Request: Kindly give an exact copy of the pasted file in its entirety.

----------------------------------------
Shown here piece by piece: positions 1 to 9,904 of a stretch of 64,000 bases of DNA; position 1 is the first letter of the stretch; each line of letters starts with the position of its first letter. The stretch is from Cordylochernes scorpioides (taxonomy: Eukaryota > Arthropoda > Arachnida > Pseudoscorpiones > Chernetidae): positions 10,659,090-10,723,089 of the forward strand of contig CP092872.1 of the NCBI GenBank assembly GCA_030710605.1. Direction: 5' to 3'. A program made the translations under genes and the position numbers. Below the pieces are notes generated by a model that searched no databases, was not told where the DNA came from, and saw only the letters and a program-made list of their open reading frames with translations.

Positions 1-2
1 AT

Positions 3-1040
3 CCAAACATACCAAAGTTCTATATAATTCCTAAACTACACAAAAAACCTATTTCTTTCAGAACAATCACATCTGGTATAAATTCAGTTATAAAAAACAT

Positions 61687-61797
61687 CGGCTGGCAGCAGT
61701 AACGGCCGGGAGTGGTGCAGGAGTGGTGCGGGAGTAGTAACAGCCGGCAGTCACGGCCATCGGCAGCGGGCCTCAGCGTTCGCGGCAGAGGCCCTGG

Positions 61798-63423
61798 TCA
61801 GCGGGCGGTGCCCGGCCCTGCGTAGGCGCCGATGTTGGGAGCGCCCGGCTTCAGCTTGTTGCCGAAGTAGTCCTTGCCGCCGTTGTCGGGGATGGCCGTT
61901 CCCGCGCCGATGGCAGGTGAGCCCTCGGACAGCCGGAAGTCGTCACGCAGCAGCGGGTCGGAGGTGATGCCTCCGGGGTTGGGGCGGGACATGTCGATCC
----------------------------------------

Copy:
Shown here piece by piece: positions 1 to 9,904 of a stretch of 64,000 bases of DNA; position 1 is the first letter of the stretch; each line of letters starts with the position of its first letter. The stretch is from Cordylochernes scorpioides (taxonomy: Eukaryota > Arthropoda > Arachnida > Pseudoscorpiones > Chernetidae): positions 10,659,090-10,723,089 of the forward strand of contig CP092872.1 of the NCBI GenBank assembly GCA_030710605.1. Direction: 5' to 3'. A program made the translations under genes and the position numbers. Below the pieces are notes generated by a model that searched no databases, was not told where the DNA came from, and saw only the letters and a program-made list of their open reading frames with translations.

Positions 1-2
1 AT

Positions 3-1040
3 CCAAACATACCAAAGTTCTATATAATTCCTAAACTACACAAAAAACCTATTTCTTTCAGAACAATCACATCTGGTATAAATTCAGTTATAAAAAACAT

Positions 61687-61797
61687 CGGCTGGCAGCAGT
61701 AACGGCCGGGAGTGGTGCAGGAGTGGTGCGGGAGTAGTAACAGCCGGCAGTCACGGCCATCGGCAGCGGGCCTCAGCGTTCGCGGCAGAGGCCCTGG

Positions 61798-63423
61798 TCA
61801 GCGGGCGGTGCCCGGCCCTGCGTAGGCGCCGATGTTGGGAGCGCCCGGCTTCAGCTTGTTGCCGAAGTAGTCCTTGCCGCCGTTGTCGGGGATGGCCGTT
61901 CCCGCGCCGATGGCAGGTGAGCCCTCGGACAGCCGGAAGTCGTCACGCAGCAGCGGGTCGGAGGTGATGCCTCCGGGGTTGGGGCGGGACATGTCGATCC